Taking stock of the restorative justice field

In their book Restorative Justice Dialogue:  An Essential Guide for Research and Practice, Mark Umbreit and Marilyn Amour offer the equivalent of a state-of-the-union address for the restorative justice movement: a comprehensive overview and a stock-taking of the field as it has developed, as it currently exists, and what lies ahead.  The timing is excellent.

Thirty years ago restorative justice consisted of a handful of victim-offender dialogue programs in North America and Europe handling primarily property offenses.  In 1980, the field did not yet have its name.  Today, in 2010, restorative approaches have expanded exponentially, with applications on every continent not only in criminal justice (including crimes of severe violence) but also in schools, the workplace and in societal-level interventions after mass violence.

In the 1980s when I was writing my book Changing Lenses:  A New Focus for Crime and Justice, which outlined the concept of and rationale for restorative justice, I expected it to be the object of derision.  Instead, today restorative justice is in the mainstream of justice discourse.

Throughout the 1980s, and even much of the 90s, I knew many of the practitioners and advocates of restorative justice; I could identify what and where things were happening. I could provide a decent overview of the field and the issues it faced. That is no longer true.  Although I attribute this inability in part to the reduced memory that comes with age, I console myself with the realization that it is almost impossible for one person to track the numerous applications and programs that exist, and the hundreds of practitioners and academics involved.   Recently, for example, I participated in the annual conference of the Academy of Criminal Justice Sciences that now has a restorative justice section and found dozens of academics engaged with it, many of whom I didn’t know.

The global explosion of restorative justice is partly why this book is so important:  it is the most comprehensive overview of the field available and is written in a highly accessible style.  While the authors are restorative justice advocates, practitioners, and researchers, they are self-critical of the field, indicating areas of challenge and concern as well as success.  The chapters include anecdotes that help the applications come alive, but their descriptions, analyses and research of these approaches are not merely anecdotal.  They wrestle with some difficult but highly relevant areas including the role of spirituality, the qualities of good facilitation, dynamics around cultural and power, and, toward the end, explore newer and “frontier’ areas of application.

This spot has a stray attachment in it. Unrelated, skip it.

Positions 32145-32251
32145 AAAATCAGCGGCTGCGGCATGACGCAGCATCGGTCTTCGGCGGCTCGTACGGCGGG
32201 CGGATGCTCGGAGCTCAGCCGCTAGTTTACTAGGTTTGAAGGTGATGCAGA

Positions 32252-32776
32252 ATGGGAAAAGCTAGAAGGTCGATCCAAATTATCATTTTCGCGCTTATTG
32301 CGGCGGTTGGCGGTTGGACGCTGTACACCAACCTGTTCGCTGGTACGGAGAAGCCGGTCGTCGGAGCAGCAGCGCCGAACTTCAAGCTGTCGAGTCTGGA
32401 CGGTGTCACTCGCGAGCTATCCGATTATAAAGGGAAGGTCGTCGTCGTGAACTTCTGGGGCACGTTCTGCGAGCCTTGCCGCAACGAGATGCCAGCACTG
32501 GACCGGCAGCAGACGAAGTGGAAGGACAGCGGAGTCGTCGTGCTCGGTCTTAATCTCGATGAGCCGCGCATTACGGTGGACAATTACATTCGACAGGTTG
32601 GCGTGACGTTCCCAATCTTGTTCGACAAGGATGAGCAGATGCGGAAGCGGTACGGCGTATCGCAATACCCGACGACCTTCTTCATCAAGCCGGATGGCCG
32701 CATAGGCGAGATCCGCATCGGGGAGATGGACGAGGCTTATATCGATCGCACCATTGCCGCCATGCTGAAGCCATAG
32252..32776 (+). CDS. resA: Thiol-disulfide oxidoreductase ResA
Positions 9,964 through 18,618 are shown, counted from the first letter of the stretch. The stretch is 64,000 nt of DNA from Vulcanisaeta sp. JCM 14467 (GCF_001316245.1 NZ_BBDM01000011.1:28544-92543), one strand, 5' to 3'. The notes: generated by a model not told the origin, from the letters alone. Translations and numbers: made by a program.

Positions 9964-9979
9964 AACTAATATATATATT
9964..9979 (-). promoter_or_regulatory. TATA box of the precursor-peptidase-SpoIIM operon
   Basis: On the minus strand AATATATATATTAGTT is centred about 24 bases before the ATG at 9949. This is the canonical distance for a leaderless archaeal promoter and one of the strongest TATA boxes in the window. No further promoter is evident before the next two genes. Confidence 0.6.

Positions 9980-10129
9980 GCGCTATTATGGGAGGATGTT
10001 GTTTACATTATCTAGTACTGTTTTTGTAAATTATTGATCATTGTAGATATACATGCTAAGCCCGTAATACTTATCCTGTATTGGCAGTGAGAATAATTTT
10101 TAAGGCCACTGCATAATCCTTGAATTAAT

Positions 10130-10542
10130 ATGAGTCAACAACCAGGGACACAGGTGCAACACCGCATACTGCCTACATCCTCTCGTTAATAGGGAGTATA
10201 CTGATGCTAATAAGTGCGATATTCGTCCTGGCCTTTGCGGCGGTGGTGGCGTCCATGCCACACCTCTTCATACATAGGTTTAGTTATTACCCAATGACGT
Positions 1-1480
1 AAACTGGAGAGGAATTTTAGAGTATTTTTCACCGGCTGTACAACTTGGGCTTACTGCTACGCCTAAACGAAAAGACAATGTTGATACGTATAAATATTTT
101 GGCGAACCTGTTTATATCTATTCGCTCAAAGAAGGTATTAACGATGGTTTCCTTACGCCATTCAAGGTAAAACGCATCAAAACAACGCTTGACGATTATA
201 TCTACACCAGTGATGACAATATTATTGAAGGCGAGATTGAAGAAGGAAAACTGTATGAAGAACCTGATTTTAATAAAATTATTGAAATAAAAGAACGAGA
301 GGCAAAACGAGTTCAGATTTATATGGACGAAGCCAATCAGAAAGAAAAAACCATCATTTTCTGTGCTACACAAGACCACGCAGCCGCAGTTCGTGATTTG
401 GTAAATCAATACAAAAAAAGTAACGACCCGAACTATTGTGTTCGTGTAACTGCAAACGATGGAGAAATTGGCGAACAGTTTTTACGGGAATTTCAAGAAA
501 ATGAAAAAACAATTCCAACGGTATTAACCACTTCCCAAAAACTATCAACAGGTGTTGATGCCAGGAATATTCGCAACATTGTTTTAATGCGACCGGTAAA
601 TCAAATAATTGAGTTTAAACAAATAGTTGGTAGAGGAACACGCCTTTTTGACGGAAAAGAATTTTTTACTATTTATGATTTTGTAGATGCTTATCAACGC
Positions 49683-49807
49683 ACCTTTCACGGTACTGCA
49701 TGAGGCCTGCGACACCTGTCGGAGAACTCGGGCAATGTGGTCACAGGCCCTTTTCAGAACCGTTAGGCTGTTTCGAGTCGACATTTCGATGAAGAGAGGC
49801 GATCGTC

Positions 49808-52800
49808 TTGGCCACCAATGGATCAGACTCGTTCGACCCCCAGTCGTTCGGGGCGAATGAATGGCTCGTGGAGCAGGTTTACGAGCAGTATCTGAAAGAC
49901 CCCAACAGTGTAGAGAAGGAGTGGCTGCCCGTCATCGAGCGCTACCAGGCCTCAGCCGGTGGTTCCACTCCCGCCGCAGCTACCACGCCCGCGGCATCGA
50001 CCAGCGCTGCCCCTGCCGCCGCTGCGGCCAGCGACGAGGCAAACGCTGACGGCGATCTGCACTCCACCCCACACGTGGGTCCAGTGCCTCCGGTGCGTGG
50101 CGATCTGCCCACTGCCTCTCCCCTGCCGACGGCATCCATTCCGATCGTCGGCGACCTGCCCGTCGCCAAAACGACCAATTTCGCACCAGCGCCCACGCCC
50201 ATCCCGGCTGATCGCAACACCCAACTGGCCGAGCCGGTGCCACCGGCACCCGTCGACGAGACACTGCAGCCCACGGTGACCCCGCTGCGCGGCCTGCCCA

In addition to the comprehensive overview of practices and practice issues, I especially appreciate the authors’ attention to issues around values and principles.  I have long warned that restorative justice, like all change efforts, is likely to go astray.  All social interventions have unintended consequences, no matter how good our intentions.  Change efforts are often first ignored, then resisted, then likely to be co-opted.  Indeed, there are ample signs of the latter already in the field.   An ongoing dialogue about principles and values, an openness to evaluation and feedback and a self-reflective stance are crucial to help offset this tendency.

Umbreit and Amour offer Restorative Justice Dialogue: An Essential Guide for Research and Practice as an example of, as well as a contribution to, the commitment to practice what we preach – to live up to the values and vision of a justice that restores rather than destroys.

Restorative Justice Dialogue was just released by Springer Publishing Company, New York.  This blog entry is the forward that I contributed to the book.